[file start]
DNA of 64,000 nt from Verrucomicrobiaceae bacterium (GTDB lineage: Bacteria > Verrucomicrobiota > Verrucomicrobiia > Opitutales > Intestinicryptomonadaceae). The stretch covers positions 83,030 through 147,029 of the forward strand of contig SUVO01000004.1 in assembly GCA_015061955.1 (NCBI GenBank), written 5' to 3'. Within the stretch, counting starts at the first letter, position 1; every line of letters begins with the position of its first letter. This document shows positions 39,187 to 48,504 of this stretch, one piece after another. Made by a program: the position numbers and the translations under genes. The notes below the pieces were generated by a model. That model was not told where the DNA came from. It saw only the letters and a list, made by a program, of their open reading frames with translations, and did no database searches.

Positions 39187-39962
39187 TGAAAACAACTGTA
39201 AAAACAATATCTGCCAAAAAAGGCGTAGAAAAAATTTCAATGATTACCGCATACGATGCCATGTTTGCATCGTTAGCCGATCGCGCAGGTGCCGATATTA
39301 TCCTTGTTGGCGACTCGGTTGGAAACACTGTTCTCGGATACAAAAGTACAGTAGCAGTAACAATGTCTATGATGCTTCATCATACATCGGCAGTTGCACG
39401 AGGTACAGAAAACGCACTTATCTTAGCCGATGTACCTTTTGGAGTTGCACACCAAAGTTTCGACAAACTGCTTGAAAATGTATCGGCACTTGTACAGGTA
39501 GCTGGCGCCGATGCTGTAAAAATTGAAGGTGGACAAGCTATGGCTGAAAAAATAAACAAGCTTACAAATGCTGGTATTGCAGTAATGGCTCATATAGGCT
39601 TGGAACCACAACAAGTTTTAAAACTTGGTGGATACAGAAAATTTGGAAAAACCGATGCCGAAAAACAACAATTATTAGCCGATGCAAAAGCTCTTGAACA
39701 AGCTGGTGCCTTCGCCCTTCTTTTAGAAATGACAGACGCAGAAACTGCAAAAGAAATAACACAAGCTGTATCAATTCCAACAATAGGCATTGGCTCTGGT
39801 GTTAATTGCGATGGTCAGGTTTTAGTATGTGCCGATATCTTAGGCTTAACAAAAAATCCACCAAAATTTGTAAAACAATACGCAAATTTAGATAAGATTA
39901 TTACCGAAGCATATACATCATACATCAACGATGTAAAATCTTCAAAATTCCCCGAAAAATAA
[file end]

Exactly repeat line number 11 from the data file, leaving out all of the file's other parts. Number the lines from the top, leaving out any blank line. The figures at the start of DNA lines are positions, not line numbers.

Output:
39901 TTACCGAAGCATATACATCATACATCAACGATGTAAAATCTTCAAAATTCCCCGAAAAATAA